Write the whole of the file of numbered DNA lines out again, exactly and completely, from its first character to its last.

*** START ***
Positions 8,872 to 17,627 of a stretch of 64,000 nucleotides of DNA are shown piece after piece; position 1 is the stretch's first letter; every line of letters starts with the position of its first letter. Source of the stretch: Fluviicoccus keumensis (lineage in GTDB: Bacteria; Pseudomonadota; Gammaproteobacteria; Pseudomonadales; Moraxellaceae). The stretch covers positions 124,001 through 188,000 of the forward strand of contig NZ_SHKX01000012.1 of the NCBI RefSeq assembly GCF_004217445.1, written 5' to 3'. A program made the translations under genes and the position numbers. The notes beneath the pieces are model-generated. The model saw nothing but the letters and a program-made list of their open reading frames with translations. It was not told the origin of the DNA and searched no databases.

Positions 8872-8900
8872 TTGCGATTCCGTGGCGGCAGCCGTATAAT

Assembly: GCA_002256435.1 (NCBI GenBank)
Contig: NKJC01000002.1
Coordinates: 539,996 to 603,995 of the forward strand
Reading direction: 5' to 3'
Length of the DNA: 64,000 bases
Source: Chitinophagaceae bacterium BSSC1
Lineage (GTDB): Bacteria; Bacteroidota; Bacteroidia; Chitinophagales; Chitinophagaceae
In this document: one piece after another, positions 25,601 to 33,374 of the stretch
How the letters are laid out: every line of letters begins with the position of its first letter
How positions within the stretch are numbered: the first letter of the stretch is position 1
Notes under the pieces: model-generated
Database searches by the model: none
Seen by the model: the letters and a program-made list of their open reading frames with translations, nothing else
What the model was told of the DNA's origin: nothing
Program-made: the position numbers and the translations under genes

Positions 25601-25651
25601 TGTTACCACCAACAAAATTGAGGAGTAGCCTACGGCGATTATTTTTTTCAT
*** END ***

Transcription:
Positions 8,872 to 17,627 of a stretch of 64,000 nucleotides of DNA are shown piece after piece; position 1 is the stretch's first letter; every line of letters starts with the position of its first letter. Source of the stretch: Fluviicoccus keumensis (lineage in GTDB: Bacteria; Pseudomonadota; Gammaproteobacteria; Pseudomonadales; Moraxellaceae). The stretch covers positions 124,001 through 188,000 of the forward strand of contig NZ_SHKX01000012.1 of the NCBI RefSeq assembly GCF_004217445.1, written 5' to 3'. A program made the translations under genes and the position numbers. The notes beneath the pieces are model-generated. The model saw nothing but the letters and a program-made list of their open reading frames with translations. It was not told the origin of the DNA and searched no databases.

Positions 8872-8900
8872 TTGCGATTCCGTGGCGGCAGCCGTATAAT

Assembly: GCA_002256435.1 (NCBI GenBank)
Contig: NKJC01000002.1
Coordinates: 539,996 to 603,995 of the forward strand
Reading direction: 5' to 3'
Length of the DNA: 64,000 bases
Source: Chitinophagaceae bacterium BSSC1
Lineage (GTDB): Bacteria; Bacteroidota; Bacteroidia; Chitinophagales; Chitinophagaceae
In this document: one piece after another, positions 25,601 to 33,374 of the stretch
How the letters are laid out: every line of letters begins with the position of its first letter
How positions within the stretch are numbered: the first letter of the stretch is position 1
Notes under the pieces: model-generated
Database searches by the model: none
Seen by the model: the letters and a program-made list of their open reading frames with translations, nothing else
What the model was told of the DNA's origin: nothing
Program-made: the position numbers and the translations under genes

Positions 25601-25651
25601 TGTTACCACCAACAAAATTGAGGAGTAGCCTACGGCGATTATTTTTTTCAT